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Madewell launches sustainable denim dyed with shrimp shells

Madewell 'Eco Collection'
Madewell ‘Eco Collection’

Madewell has launched a new line of sustainable denim that uses shrimp shell fibers in the dying process, significantly reducing the use of chemicals and water needed during manufacturing.

The J.Crew-owned brand is working with the Candiani mill in Italy to use its Kitotex® product, which is made with byproducts of the food industry (such as thrown away shrimp or lobster shells) to dye textiles. The exoskeleton of crustaceans contains chitosan, which is a fiber that helps bind dyes to fabric, while eliminating some of the chemicals traditionally used in the manufacturing of denim.

By using Kitotex and organic cotton also supplied by the Italian factory, Madewell’s Eco Collection is using 65% less chemicals and 75% less H2O than conventional material.

Once the fabric has been manufactured and dyed it gets sent to Saitex, the same Vietnamese factory responsible for G-Star RAW’s and Everlane’s sustainable denim. The factory recycles 98% of its water and turns manufacturing waste into bricks for affordable housing.

Madewell 'Eco Collection'
Madewell ‘Eco Collection’

For this inaugural collection, the American label is launching six styles of eco denim, from jeans to overalls. This is a part of its fall 2018 launch, which also includes the introduction of bigger sizes to 40% of its collection. Recently, J.Crew’s CEO Jim Brett has also noted that the brand will soon be launching a menswear line for the very first time, which should help push it towards its billion-dollar goal.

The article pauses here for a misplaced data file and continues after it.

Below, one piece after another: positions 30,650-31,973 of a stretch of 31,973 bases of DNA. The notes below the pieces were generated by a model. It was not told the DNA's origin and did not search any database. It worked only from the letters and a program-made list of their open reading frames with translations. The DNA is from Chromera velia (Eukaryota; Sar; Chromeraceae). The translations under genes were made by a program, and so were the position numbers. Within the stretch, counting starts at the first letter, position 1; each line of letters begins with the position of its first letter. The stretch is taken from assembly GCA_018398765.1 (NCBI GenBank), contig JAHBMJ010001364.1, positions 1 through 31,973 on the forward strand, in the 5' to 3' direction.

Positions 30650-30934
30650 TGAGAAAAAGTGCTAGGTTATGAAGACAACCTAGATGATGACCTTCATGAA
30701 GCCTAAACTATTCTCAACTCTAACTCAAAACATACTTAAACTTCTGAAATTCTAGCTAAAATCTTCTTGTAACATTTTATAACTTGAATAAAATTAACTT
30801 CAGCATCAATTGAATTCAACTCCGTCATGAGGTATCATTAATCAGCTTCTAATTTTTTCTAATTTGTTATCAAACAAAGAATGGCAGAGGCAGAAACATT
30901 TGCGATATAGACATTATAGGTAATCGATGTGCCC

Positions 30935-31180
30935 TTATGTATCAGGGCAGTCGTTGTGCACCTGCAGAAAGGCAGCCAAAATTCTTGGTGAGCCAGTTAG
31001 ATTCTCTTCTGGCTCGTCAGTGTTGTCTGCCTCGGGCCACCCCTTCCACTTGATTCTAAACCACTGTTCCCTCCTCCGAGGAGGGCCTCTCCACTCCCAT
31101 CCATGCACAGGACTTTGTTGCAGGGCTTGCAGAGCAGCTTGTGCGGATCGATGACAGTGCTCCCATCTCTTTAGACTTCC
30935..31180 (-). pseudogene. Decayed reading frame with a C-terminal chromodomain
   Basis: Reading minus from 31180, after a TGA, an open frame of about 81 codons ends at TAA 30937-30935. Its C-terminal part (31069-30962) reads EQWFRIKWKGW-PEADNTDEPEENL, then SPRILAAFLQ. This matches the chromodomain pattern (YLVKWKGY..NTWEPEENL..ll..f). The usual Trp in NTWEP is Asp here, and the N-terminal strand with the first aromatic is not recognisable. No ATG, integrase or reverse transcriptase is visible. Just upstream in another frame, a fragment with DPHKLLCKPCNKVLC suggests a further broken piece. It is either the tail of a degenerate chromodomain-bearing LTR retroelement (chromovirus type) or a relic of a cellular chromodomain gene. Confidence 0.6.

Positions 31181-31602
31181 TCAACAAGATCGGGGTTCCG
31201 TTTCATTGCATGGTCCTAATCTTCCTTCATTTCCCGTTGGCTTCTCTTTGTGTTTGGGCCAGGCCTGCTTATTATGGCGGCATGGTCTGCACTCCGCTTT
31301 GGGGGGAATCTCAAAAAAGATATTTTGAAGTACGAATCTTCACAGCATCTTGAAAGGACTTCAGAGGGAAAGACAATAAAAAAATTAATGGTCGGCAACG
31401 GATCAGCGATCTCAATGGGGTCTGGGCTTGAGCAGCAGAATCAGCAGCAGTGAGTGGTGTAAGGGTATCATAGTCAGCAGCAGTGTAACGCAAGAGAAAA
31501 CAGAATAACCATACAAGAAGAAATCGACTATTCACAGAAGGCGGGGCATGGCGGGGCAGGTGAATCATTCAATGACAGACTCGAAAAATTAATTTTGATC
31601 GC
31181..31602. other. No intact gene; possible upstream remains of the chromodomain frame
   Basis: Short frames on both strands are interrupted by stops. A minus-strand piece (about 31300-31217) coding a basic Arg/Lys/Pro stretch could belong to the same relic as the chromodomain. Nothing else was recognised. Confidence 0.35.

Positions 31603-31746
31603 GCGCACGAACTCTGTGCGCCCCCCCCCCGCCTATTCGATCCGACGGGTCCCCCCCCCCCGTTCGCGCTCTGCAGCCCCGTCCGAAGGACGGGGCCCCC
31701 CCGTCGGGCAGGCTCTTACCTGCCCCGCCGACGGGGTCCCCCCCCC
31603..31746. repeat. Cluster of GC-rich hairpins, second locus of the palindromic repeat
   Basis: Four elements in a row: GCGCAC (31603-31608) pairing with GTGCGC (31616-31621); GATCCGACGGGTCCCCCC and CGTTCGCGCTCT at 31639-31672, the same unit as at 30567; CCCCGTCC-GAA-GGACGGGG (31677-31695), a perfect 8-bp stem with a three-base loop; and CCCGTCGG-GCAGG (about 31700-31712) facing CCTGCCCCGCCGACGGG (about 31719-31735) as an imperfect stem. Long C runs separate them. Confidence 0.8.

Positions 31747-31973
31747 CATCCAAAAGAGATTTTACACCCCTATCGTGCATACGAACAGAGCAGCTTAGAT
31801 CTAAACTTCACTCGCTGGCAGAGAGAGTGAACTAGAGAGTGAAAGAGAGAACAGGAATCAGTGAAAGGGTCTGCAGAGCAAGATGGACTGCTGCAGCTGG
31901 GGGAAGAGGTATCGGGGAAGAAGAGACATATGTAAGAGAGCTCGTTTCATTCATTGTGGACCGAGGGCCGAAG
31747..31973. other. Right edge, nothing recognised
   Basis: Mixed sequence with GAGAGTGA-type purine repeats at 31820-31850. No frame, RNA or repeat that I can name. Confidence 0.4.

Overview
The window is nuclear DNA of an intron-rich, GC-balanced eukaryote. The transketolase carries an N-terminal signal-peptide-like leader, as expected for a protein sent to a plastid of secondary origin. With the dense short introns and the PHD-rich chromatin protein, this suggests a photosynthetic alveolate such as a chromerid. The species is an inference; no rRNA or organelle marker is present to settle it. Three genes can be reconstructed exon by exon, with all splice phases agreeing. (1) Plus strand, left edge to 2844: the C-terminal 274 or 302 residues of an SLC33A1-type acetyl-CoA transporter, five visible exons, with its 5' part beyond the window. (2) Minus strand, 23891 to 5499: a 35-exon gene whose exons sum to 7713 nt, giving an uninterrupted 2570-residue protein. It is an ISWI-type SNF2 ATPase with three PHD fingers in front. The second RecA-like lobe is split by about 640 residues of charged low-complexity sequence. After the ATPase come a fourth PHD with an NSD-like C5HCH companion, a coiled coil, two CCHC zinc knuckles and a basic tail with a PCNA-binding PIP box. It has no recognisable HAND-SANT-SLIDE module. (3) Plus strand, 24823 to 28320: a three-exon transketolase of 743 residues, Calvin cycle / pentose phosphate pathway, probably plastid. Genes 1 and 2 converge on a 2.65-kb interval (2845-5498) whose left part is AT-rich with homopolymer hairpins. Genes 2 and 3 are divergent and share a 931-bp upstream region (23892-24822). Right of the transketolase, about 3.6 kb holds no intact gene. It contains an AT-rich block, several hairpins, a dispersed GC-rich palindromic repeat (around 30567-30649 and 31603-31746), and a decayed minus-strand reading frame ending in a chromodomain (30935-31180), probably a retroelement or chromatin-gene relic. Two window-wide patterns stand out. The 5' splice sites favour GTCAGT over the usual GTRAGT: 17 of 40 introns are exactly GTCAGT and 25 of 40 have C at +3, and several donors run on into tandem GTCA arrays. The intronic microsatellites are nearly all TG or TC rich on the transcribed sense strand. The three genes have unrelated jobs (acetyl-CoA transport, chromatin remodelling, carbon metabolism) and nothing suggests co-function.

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Retail sustainability

L’Oréal and Avery Dennison team up on recycling scheme

L'Oréal
L’Oréal

L’Oréal Australia has teamed up with manufacturing company Avery Dennison and local waste management company Wasteflex to introduce a recycling scheme for its labels.

This initiative will help the brand stay committed to its sustainability goals and aim to reduce packaging waste across its international product ranges.

The program, which was developed in coordination between the three companies, will keep a specific part of the label application process (called a glassine paper liner) out of landfills, instead giving it a new life as recycled paper. Up to six tonnes of the glassine paper liner waste could potentially be recycled as a result.

David O’Leary, national logistics manager of L’Oréal Australia explains: “The savings from this program have been significant, but the biggest benefit for L’Oréal Australia is being able to meet our zero waste to landfill through the services and expertise of Wasteflex and Avery Dennison.”

This is not the first time L’Oréal has partnered with Avery Dennison. In 2015, the American branch of the beauty group collaborated with the manufacturing company to leverage its materials science expertise and find a solution for decreasing the waste of its Global MDO product labels. The effort reduced the materials needed for its labels by half, decreasing solid waste by 40%.

With the circular economy becoming an increasingly important topic across fashion and beauty, this initiative exemplifies how innovative new processes and global cooperation can reduce material costs, while also pushing the industry towards a more sustainable business model.